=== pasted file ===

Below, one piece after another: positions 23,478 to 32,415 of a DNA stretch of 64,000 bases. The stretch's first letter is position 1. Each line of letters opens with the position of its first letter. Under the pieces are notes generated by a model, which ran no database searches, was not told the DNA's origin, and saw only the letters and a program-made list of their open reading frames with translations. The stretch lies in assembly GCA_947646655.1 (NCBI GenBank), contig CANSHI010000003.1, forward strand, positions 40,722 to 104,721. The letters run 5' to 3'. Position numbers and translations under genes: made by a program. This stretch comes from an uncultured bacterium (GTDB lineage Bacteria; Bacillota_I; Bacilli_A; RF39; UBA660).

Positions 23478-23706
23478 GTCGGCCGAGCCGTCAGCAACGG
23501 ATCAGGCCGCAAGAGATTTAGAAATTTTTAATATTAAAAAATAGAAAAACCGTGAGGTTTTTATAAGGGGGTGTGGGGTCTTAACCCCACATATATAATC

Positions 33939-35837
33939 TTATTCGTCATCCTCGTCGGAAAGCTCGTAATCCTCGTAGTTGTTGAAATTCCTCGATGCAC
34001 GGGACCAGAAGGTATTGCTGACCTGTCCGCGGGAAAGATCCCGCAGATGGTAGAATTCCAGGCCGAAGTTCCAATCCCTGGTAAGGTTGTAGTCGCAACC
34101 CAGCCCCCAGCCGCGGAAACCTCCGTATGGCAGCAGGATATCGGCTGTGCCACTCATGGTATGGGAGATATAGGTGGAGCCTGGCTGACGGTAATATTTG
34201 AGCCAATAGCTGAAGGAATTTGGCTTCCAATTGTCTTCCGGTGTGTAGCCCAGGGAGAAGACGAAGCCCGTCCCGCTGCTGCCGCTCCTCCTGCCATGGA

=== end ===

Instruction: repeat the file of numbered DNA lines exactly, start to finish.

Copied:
Below, one piece after another: positions 23,478 to 32,415 of a DNA stretch of 64,000 bases. The stretch's first letter is position 1. Each line of letters opens with the position of its first letter. Under the pieces are notes generated by a model, which ran no database searches, was not told the DNA's origin, and saw only the letters and a program-made list of their open reading frames with translations. The stretch lies in assembly GCA_947646655.1 (NCBI GenBank), contig CANSHI010000003.1, forward strand, positions 40,722 to 104,721. The letters run 5' to 3'. Position numbers and translations under genes: made by a program. This stretch comes from an uncultured bacterium (GTDB lineage Bacteria; Bacillota_I; Bacilli_A; RF39; UBA660).

Positions 23478-23706
23478 GTCGGCCGAGCCGTCAGCAACGG
23501 ATCAGGCCGCAAGAGATTTAGAAATTTTTAATATTAAAAAATAGAAAAACCGTGAGGTTTTTATAAGGGGGTGTGGGGTCTTAACCCCACATATATAATC

Positions 33939-35837
33939 TTATTCGTCATCCTCGTCGGAAAGCTCGTAATCCTCGTAGTTGTTGAAATTCCTCGATGCAC
34001 GGGACCAGAAGGTATTGCTGACCTGTCCGCGGGAAAGATCCCGCAGATGGTAGAATTCCAGGCCGAAGTTCCAATCCCTGGTAAGGTTGTAGTCGCAACC
34101 CAGCCCCCAGCCGCGGAAACCTCCGTATGGCAGCAGGATATCGGCTGTGCCACTCATGGTATGGGAGATATAGGTGGAGCCTGGCTGACGGTAATATTTG
34201 AGCCAATAGCTGAAGGAATTTGGCTTCCAATTGTCTTCCGGTGTGTAGCCCAGGGAGAAGACGAAGCCCGTCCCGCTGCTGCCGCTCCTCCTGCCATGGA